This is part 1 of a series introducing poetry to those who have had bad experiences reading poems.
Rubin “Hurricane” Carter grew up poor but determined to succeed. As an athlete he was a great boxer, and in his early twenties was a top contender for the middleweight championship. But in 1966 he was accused of committing a triple homicide. When he arrived for trial he was wearing a $5,000 dollar diamond ring, a gold watch and an expensive suit. No one could have foreseen such a dizzying fall from heights, for he was convicted and ordered to serve three life sentences, and, we know now, he was unjustly accused.
Arriving in prison he immediately spoke to the guard in charge, and informed him and the other guards that he was not a prisoner and would act accordingly. No man could lay a finger on him without a fight; and Carter, never complaining, put all his efforts toward studying law, jurisprudence, philosophy and any subject that would correct the injustice.
Almost 20 years later he finally won his freedom. He walked away from prison without uttering a word to anyone and resumed his life as though nothing had happened, for, to Carter, nothing bad had happened. Inconvenient, yes; wrong, of course, but his life would not be destroyed by that which was out of his control.
Instead, this behemoth of inner strength, chose to focus on what he had control over--which are the only things any of us have control over--his attitude, his beliefs, and his will.
Men such as Malcolm X and Nelson Mandela went through similar experiences, by being thrown in jail, and instead of choosing to allow the “bludgeonings of chance,” to bow their heads, they chose to bear and forbear, to take those actions which were in their control. A fellow inmate of Nelson Mandela’s said that “he always made the point, if they say you must run, insist on walking. If they say you must walk fast insist on walking slowly. That was the whole point. We are going to set the terms.”
Hopefully no one reading this will spend decades in prison. But the fact is that no human life--no matter how blessed or fortunate in any given moment--is lived without setbacks, disasters, failures.
That your job will one day be outsourced is likely--what you do and how you react, before and after, is up to you; that your significant other will leave you in your lifetime is a strong possibility—how you react, blaming them rather than seeking to understand what went wrong, is up to you; that a downturn in the economy will wipe out a chunk or all of your savings is a common occurrence—how you pick yourself up is decided by you; that you will grow older, lose skills and energy, your job threatened by youth and new technology is a fact—how hard you push to learn new skills and progress is up to you.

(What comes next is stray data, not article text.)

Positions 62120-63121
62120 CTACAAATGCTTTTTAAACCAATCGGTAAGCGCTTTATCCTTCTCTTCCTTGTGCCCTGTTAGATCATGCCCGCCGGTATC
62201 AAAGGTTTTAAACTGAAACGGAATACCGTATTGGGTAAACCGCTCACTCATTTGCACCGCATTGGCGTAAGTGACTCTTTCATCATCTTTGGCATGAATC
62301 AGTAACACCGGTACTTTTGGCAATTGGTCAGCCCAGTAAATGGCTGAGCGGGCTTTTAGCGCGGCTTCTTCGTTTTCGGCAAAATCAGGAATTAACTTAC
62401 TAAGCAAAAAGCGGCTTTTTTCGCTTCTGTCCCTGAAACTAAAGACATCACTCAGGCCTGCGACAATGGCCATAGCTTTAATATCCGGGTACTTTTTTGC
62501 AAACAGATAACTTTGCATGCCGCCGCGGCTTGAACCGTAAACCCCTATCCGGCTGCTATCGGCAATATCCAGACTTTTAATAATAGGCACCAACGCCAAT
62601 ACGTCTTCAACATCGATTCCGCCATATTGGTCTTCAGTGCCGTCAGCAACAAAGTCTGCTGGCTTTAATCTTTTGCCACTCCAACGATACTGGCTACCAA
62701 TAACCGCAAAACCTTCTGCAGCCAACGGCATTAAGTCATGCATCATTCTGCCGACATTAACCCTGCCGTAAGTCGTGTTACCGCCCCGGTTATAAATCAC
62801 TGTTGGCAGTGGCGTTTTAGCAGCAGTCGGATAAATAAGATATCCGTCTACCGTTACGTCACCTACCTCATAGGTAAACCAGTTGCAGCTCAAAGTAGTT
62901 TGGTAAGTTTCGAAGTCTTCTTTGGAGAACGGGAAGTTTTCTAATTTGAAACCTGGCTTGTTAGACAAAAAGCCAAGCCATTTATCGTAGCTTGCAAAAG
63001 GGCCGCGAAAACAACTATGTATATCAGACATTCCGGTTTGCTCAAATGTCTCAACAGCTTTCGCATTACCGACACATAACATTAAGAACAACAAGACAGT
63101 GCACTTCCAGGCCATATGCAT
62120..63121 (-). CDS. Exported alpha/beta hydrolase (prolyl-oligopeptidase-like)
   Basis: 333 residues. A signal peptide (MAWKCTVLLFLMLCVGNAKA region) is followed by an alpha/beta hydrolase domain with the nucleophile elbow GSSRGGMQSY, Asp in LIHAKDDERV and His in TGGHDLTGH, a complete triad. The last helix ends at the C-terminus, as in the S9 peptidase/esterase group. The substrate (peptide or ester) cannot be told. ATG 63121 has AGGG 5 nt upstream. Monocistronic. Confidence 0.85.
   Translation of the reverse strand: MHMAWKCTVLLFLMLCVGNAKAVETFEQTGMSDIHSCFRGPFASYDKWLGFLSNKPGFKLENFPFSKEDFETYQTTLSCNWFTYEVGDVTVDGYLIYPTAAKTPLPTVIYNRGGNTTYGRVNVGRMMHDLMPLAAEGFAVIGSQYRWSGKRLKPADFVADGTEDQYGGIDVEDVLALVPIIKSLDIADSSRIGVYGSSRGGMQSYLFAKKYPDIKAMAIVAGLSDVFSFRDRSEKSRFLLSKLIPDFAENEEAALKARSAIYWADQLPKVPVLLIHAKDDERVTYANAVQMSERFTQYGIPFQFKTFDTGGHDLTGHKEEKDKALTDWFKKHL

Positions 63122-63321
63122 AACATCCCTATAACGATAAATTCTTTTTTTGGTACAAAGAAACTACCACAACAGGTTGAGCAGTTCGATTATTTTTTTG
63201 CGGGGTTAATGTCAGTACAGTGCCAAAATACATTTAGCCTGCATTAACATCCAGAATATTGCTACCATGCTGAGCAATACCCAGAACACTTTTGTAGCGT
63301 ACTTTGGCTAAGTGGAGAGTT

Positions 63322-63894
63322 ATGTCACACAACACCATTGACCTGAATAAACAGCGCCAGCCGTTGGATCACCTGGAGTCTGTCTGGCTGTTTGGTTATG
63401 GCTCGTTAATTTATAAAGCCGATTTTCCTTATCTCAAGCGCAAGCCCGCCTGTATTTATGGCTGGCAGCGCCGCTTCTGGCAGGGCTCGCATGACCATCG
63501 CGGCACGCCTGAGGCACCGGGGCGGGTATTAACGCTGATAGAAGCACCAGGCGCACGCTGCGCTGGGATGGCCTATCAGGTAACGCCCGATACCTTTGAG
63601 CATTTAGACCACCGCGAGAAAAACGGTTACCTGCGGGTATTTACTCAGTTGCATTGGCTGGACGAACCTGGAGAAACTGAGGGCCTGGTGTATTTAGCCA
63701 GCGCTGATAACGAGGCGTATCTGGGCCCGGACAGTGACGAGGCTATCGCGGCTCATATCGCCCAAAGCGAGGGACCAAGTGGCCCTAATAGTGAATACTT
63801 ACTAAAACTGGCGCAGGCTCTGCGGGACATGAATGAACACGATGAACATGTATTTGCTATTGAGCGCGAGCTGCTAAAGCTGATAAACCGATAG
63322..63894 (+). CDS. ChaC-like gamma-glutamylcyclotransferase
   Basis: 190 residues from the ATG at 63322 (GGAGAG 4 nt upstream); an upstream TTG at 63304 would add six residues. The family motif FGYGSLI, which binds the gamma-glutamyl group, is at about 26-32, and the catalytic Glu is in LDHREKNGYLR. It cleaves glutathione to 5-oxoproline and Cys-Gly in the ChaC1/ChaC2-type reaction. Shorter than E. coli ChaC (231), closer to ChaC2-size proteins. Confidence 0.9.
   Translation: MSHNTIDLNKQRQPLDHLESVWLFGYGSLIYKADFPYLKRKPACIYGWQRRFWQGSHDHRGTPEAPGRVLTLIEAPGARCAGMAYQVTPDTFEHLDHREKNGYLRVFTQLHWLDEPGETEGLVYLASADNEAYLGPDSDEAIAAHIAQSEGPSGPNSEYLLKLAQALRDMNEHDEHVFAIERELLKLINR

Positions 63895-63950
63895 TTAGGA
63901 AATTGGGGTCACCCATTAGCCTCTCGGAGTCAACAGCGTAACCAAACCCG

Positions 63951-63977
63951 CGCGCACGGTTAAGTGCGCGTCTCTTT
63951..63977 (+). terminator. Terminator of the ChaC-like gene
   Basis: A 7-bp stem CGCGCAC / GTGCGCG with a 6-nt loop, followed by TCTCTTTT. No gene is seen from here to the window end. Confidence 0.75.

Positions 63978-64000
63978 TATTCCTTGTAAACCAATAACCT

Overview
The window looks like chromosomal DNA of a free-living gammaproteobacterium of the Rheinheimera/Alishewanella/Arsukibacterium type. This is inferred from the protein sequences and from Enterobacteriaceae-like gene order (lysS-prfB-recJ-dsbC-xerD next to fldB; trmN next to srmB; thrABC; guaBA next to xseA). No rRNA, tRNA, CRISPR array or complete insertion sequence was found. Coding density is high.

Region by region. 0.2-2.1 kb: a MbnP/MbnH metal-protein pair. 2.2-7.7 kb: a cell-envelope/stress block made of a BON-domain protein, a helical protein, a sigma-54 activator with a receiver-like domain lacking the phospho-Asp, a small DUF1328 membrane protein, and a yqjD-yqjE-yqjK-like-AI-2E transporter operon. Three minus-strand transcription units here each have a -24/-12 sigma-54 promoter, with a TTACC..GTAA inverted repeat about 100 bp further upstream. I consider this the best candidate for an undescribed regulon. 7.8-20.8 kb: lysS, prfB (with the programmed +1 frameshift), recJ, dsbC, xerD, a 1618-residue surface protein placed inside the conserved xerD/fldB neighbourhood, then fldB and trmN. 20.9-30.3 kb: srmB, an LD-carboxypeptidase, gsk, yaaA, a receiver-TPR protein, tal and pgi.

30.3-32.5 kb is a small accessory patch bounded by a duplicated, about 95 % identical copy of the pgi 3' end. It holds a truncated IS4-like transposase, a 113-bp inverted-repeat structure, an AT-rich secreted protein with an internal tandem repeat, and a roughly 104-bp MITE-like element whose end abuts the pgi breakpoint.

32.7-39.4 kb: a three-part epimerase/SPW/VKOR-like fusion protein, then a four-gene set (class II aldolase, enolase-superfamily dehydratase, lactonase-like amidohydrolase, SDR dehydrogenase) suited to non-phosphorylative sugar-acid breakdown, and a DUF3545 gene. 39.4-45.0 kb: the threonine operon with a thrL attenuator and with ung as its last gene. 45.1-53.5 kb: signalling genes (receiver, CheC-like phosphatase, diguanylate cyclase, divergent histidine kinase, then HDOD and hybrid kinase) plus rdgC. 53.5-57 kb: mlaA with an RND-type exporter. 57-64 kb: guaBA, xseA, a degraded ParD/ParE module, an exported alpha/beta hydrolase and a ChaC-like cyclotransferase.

The below poem is called “Invictus” by William Ernest Henley. It is no coincidence that it has become the credo of men like Nelson Mandela who spent 27 years unjustly imprisoned. The poem’s use of visual language, rhythm and connotation invokes the very emotions a man with this kind of inner strength feels during his most trying moments.
Leonidas when with his 300 Spartans faced a million Persians felt this emotion; Ulysses S. Grant, when facing a brutal, determined enemy felt it; Abraham Lincoln when facing enemies in politics and war felt it. By experiencing the poetic language you experience the emotional strength and fortitude these men and many more like them had.
Thus, without having to go through the horror of these disasters, you can still gain the wisdom of their experiences. And, accordingly, a part of their strength becomes yours.
POETRY READING TIP: Read Out Loud!
Poetry utilizes all elements of language; the sound of the words, the dictionary definition and the emotional connotative meaning. (For connotation think of the difference between saying “fillet mignon” versus a “hunk of dead cow meat.” Both refer to the same thing, but one feels more refined and sumptuous).
To experience the poem fully, hold it in front of you, and read very slowly.
For a masterful reading of this poem by the actor Morgan Freeman, listen to the recording below. Also, this will help you get an idea as to how slowly you can read poetry. It takes him almost a minute and a half to read these sixteen short lines
by William Ernest Henley
Out of the night that covers me,
Black as the pit from pole to pole,
I thank whatever gods may be
For my unconquerable soul.
In the fell clutch of circumstance
I have not winced nor cried aloud.
Under the bludgeonings of chance
My head is bloody, but unbowed.
Beyond this place of wrath and tears
Looms but the Horror of the shade,
And yet the menace of the years
Finds and shall find me unafraid.
It matters not how strait the gate,
How charged with punishments the scroll,
I am the master of my fate,
I am the captain of my soul.